Leonardo da Vinci Paintings

Renaissance

Paintings Reproductions Leonardo da Vinci Mona Lisa, c.1503-1505
Leonardo da Vinci Paintings 1452 - 1519  Painter, Sculptor, Architect, Inventor, Lutanist, Scientist,Italy, Renaissance

Mona Lisa, c.1503-1505

Oil on canvas, 77 53 cm, (30 21 in)

Musee du Louvre, Paris

Portraits

1 from 14
OIL PAINTING:  Mona Lisa, c.1503-1505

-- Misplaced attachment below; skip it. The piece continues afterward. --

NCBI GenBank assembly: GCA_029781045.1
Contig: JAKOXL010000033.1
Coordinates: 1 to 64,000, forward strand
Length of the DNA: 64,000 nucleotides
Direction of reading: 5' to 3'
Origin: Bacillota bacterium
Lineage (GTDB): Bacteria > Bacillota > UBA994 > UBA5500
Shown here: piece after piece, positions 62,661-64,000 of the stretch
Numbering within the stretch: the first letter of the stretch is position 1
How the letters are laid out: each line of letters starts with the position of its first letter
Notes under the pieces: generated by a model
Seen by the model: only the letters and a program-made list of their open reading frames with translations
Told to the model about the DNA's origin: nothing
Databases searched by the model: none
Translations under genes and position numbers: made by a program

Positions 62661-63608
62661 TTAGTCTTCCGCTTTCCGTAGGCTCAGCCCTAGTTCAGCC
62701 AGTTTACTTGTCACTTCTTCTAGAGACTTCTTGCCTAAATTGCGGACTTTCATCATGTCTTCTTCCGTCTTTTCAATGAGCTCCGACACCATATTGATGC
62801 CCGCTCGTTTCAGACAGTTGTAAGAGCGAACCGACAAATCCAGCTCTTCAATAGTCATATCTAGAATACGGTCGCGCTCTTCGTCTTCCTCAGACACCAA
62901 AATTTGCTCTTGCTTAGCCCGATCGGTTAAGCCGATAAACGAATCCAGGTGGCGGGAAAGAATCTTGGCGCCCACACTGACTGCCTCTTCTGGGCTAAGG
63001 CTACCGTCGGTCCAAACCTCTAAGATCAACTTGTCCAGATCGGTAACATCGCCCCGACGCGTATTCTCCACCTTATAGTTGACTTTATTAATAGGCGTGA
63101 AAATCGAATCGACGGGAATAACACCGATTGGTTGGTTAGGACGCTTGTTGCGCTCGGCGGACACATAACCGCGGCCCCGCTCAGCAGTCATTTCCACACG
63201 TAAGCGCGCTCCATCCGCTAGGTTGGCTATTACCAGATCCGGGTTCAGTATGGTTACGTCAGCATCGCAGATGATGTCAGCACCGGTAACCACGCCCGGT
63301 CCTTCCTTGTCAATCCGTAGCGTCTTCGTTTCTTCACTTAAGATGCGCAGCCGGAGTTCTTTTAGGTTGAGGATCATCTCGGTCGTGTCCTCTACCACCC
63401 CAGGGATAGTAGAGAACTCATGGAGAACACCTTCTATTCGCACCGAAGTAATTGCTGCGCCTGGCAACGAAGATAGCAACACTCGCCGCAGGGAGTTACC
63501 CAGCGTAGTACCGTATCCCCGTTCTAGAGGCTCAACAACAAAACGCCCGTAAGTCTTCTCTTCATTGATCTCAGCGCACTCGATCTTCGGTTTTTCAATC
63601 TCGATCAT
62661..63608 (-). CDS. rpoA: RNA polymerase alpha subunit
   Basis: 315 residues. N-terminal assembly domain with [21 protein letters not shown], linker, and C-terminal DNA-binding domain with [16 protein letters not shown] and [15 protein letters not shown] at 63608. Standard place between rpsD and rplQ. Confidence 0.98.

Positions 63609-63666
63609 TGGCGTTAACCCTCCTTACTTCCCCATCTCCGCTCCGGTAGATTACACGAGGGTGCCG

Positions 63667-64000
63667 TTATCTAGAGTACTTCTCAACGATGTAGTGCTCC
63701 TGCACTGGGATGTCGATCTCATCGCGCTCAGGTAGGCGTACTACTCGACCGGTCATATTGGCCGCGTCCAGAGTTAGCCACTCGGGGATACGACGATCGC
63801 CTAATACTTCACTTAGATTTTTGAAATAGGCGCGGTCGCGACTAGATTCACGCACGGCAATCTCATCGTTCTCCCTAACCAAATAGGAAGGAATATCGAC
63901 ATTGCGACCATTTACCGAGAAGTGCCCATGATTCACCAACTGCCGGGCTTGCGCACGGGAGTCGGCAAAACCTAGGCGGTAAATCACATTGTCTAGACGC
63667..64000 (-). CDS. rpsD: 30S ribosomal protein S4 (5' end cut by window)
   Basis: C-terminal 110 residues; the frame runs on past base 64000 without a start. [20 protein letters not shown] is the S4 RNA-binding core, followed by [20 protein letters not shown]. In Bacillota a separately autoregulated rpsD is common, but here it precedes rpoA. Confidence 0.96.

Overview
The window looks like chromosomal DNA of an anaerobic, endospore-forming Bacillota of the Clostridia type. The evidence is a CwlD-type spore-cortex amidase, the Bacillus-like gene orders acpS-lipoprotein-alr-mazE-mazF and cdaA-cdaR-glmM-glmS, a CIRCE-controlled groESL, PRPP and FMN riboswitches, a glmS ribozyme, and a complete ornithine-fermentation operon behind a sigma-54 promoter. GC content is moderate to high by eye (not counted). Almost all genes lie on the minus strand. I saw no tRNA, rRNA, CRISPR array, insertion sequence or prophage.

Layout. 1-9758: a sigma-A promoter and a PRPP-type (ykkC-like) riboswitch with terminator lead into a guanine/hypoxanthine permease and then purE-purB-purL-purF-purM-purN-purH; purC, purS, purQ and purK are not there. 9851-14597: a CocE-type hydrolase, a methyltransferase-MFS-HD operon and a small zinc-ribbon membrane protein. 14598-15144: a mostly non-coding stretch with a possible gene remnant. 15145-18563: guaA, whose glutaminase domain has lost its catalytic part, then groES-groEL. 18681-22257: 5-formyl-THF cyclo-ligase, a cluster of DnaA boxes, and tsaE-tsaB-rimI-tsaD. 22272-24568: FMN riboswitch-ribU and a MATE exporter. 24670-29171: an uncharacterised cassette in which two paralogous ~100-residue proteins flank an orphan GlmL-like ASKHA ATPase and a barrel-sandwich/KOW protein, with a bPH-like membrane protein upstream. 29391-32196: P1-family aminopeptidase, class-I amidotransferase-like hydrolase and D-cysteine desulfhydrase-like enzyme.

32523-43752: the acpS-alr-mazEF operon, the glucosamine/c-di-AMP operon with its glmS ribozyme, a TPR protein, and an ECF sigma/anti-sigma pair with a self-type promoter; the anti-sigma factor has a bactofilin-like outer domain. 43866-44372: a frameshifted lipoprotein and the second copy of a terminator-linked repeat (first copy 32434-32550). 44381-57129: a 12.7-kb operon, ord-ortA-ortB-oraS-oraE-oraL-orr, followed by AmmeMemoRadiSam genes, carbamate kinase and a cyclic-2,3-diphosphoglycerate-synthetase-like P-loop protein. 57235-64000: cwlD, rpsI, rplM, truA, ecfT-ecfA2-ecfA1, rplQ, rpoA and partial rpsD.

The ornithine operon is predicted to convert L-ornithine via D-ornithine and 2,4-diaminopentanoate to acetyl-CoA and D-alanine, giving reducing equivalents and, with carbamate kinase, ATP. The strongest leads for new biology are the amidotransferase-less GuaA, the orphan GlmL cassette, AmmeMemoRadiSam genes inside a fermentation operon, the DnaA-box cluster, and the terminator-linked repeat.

Reams have been written about this small masterpiece by Leonardo- Mona Lisa, and the gentle woman who is its subject has been adapted in turn as an aesthetic, philosophical and advertising symbol, entering eventually into the irreverent parodies of the Dada and Surrealist artists. The history of the panel has been much discussed, although it remains in part uncertain. According to Vasari, the subject is a young Florentine woman, Monna (or Mona) Lisa, who in 1495 married the well-known figure, Francesco del Giocondo, and thus came to be known as ``La Gioconda''. The work should probably be dated during Leonardo's second Florentine period, that is between 1503 and 1505. Leonardo himself loved the portrait, so much so that he always carried it with him until eventually in France it was sold to Franois I, either by Leonardo or by Melzi.       From the beginning it was greatly admired and much copied, and it came to be considered the prototype of the Renaissance portrait. It became even more famous in 1911, when it was stolen from the Salon Carr in the Louvre, being rediscovered in a hotel in Florence two years later. It is difficult to discuss such a work briefly because of the complex stylistic motifs which are part of it. In the essay ``On the perfect beauty of a woman'', by the 16th-century writer Firenzuola, we learn that the slight opening of the lips at the corners of the mouth was considered in that period a sign of elegance. Thus Mona Lisa has that slight smile which enters into the gentle, delicate atmosphere pervading the whole painting. To achieve this effect, Leonardo uses the sfumato technique, a gradual dissolving of the forms themselves, continuous interaction between light and shade and an uncertain sense of the time of day.